Fireplace 
The middle room is a kind of parlor, not exactly a word in my daily vocabulary. It contains our landlord’s important family furniture, the couch and chairs of which are a bit fragile. We use that room only for storage  (in the massive buffet and two substantial cabinets) and as a passageway from our bedroom to the living room. For one thing, the couch and chairs are too small for Jim; for another, I feel I need a lace collar and a Victorian updo before I repose there. I’m entertaining myself by googling parlor games, so when you come to visit, we can retire to the parlor, sip sherry, play amusing games by candlelight, and chuckle rather than guffaw.
The Parlor

The place is lovely, and therein lies the rub. I don’t like lovely. I like unexpected, eclectic, intriguing, eccentric.  I like rooms filled with character and contradiction. And after 20 years with Jim, I enjoy whimsy.  When I enter a home, I want to see evidence that a unique individual inhabits it, that only that person or that family with that particular history and those particular idiosyncrasies could possibly live there.

When I walked into my house on Cypress, I immediately remembered who I am (an important reminder at this age).  The first things I saw were photographs Jim and I bought in Minnesota of a farmhouse in winter, a solitary tree, and prairie grasses and a drawing of a buffalo I bought in South Dakota long ago -- reminders of places that have shaped who I am. I saw one of Reeve's mixed media pieces that I revel in every time I see it not just as art but as an amazing embodiment of his creative intellect. When I walked past the  breakfront, I could feel my mother's presence  in her hand painted plate that she always served homemade banana bread on and in her elegant Prussian tea cups, and behind them stood the portrait of Reeve as a child that Danni painted that captured his essence perfectly. If I stepped into the living room, I could see the Karhu print I craved when I was rather poor, a time when I would treat myself every few weeks to a beautiful postage stamp because I couldn't afford anything more.  I saved for that Karhu print, and it's been mine now for more than 25 years.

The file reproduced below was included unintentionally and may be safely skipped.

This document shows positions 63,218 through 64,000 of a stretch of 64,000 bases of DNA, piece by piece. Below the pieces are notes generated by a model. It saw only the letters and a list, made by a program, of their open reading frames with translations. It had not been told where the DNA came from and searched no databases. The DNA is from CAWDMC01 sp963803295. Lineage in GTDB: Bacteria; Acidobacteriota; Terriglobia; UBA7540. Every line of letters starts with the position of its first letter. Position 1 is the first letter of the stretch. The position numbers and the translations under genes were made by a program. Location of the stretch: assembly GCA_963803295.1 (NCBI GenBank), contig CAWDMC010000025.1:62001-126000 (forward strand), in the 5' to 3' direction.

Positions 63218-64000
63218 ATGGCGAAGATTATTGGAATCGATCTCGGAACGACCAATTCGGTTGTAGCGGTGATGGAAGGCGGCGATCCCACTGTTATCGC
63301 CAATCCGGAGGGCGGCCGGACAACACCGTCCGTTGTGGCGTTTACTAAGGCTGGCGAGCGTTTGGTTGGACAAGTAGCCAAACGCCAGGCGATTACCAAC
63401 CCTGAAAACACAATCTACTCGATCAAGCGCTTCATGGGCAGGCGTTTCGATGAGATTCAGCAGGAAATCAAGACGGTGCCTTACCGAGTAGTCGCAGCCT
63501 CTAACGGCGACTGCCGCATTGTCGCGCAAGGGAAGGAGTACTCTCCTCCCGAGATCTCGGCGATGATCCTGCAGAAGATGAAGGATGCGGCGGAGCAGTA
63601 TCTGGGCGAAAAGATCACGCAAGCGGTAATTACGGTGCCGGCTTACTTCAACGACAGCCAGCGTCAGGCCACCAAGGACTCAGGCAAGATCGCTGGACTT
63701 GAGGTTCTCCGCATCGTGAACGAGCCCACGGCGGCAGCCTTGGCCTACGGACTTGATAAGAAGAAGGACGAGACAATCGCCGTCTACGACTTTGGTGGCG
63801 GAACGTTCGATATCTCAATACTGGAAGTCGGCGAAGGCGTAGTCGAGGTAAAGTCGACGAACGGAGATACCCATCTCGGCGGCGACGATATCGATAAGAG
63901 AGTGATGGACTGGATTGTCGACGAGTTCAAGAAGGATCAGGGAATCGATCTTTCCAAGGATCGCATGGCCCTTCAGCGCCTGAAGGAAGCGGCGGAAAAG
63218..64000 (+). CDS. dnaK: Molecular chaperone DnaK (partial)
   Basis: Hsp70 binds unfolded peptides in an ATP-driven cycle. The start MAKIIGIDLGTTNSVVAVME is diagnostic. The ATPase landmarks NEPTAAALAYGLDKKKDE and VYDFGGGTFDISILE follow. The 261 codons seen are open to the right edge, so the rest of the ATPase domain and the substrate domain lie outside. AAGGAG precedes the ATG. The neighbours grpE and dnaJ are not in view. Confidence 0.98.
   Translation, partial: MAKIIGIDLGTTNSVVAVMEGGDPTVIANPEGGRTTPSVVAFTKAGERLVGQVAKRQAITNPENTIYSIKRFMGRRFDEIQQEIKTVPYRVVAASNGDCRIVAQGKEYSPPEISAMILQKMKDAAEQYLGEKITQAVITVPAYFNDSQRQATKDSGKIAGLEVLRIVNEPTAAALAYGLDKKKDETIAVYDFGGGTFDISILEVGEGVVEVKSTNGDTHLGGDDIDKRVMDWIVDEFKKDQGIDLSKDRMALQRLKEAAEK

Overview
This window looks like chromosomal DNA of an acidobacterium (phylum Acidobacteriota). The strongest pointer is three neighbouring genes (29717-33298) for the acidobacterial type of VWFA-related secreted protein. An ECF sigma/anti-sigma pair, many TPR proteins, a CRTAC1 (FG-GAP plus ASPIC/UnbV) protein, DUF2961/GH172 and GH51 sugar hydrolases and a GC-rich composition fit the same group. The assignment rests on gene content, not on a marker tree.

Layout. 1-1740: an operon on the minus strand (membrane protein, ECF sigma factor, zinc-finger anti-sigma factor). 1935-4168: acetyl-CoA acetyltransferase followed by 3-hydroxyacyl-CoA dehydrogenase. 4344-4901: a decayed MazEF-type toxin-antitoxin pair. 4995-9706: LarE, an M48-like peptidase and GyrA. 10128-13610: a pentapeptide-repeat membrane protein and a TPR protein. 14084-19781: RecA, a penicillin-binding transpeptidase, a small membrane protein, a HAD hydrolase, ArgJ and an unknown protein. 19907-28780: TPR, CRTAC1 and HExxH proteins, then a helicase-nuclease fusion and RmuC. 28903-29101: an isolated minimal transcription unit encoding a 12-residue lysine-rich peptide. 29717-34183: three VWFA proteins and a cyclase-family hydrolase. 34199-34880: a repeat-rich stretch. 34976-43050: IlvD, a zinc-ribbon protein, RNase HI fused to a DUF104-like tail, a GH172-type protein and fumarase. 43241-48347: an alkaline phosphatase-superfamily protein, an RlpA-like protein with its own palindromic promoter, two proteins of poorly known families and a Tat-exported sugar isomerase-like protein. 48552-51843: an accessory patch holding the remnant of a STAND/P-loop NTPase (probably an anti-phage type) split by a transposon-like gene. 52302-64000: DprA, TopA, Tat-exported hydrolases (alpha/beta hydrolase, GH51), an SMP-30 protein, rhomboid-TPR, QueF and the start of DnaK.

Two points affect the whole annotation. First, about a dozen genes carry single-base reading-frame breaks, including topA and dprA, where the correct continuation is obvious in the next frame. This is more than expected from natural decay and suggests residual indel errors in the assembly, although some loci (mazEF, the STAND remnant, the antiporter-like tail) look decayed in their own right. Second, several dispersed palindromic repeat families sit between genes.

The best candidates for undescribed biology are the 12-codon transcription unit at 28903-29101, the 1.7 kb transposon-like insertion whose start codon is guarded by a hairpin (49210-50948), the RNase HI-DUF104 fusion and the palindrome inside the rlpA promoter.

Our Room

And on it goes: I could look at the mixed media  piece I remember buying with my dear friend Alice on a perfect Minnesota afternoon, the watercolors I bought in a park outside of Lima, Peru, where the sunlight was different somehow. I could see the Tibetan prayer bowl Jim and I bought almost 20 years ago in an old music store in Chinatown, San Francisco, and remember the first time I heard it and how I was transported by its tone.

I was disciplined when I packed. I knew I couldn't take anything that wasn't essential. I cheated only a little.  I put in a handful of my favorite things: a few bowls; an Italian pewter  vase bought in a Cape Cod antique store (when I picked up the vase, I cradled it to my chest like a lost kitten and could not put it down); and four replica netsuke (Japanese toggles): a rabbit,  a monkey and her baby, an unknown creature waving its paw, and an ecstatic  Japanese fan dancer.